For the classic task of unconditional optimization the general scheme of iteration method is written as:

In the Newton method, the direction (Newton’s direction) is set by the linear system solution at each step:

i.e. at each iteration it is necessary to compensate hessian and gradient and resolve linear system.

Note here that if we take a single matrix of as at each step, we will exactly get the gradient descent method.

The general scheme of quasi-Newton methods is based on the selection of the matrix so that it tends in some sense at to the true value of inverted Hessian in the local optimum . Let’s consider several schemes using iterative updating of $B_k$ matrix in the following way:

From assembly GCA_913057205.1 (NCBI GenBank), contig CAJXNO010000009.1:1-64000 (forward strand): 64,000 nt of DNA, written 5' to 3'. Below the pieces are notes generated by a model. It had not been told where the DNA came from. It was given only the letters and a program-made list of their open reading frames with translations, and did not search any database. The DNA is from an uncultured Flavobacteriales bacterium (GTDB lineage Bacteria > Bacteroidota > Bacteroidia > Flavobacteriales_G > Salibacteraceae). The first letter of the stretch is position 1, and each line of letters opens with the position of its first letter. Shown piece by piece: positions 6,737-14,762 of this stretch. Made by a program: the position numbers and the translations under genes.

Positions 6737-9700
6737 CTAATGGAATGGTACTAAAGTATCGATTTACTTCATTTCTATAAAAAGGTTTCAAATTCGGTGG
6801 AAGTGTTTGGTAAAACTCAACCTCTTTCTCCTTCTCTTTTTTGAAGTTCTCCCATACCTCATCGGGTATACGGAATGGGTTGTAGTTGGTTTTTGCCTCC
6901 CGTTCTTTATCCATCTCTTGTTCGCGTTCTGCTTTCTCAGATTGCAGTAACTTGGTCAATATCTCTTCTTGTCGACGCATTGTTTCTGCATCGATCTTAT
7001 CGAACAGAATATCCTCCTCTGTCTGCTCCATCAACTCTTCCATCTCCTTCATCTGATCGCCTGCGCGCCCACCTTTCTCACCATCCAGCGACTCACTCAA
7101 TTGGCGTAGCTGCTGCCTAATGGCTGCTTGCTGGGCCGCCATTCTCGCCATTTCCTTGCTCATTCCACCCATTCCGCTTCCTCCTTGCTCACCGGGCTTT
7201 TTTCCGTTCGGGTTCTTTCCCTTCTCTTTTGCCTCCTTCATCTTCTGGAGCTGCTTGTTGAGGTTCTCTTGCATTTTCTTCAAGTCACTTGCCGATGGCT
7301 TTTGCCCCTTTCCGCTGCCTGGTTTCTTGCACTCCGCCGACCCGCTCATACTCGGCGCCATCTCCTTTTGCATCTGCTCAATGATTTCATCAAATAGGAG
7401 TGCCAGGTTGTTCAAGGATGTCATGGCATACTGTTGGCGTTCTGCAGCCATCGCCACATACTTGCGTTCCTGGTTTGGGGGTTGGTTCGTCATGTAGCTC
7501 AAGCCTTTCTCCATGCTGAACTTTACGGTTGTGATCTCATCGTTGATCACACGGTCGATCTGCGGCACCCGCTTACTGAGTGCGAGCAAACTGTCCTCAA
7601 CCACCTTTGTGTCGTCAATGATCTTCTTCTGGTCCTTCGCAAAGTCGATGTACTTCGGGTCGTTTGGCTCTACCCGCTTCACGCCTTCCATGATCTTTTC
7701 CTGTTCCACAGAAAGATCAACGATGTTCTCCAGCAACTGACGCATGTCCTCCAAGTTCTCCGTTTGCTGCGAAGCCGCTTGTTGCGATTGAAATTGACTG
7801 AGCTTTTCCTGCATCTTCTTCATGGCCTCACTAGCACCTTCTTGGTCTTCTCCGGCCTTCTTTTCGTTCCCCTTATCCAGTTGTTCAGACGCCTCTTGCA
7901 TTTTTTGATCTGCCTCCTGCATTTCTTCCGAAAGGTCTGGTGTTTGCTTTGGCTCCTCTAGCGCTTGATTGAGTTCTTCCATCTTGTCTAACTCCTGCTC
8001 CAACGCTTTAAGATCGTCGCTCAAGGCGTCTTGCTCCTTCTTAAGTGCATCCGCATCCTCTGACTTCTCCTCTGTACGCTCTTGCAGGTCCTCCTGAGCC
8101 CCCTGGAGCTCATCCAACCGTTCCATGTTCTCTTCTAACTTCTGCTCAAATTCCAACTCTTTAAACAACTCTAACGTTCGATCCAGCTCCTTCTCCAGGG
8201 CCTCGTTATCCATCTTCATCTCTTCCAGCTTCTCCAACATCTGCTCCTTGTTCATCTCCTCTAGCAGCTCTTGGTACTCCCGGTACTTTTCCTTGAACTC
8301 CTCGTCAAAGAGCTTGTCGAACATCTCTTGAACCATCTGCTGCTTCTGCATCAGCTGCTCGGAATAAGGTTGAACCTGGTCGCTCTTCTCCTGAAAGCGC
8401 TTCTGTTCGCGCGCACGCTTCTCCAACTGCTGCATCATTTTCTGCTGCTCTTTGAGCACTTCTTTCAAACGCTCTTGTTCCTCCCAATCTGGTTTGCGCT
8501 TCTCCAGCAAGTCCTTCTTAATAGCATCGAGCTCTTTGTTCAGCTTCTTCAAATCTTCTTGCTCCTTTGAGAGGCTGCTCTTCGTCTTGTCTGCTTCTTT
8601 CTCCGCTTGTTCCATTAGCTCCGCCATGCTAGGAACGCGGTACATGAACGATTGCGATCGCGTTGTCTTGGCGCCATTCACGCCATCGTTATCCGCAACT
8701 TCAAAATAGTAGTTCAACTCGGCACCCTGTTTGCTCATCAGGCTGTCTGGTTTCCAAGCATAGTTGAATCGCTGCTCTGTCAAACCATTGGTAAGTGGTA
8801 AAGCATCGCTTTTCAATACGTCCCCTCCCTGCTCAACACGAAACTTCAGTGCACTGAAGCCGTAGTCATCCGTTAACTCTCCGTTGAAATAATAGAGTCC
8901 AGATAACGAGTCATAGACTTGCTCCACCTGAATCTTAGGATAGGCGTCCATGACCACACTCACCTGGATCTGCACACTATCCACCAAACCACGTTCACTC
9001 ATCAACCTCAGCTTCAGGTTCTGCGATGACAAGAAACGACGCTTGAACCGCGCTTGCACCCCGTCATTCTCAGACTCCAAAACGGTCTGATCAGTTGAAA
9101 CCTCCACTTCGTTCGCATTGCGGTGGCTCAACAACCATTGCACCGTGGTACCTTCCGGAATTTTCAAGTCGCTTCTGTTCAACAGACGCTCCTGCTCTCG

Then if we use Taylor’s approximation for the first order gradient, we get it:

Now let’s formulate our method as:

in case you set the task of finding an update $\Delta B_k$:

Broyden method

The simplest option is when the amendment $\Delta B_k$ has a rank equal to one. Then you can look for an amendment in the form

where $\mu_k$ is a scalar and $q_k$ is a non-zero vector. Then mark the right side of the equation to find $\Delta B_k$ for $\Delta z_k$:

We get it:

A possible solution is: $q_k = \Delta z_k$, $\mu_k = \left(q_k^\top \Delta y_k\right)^{-1}$.

Then an iterative amendment to Hessian’s evaluation at each iteration:

Davidon–Fletcher–Powell method

Broyden–Fletcher–Goldfarb–Shanno method

Comparison of quasi Newton methods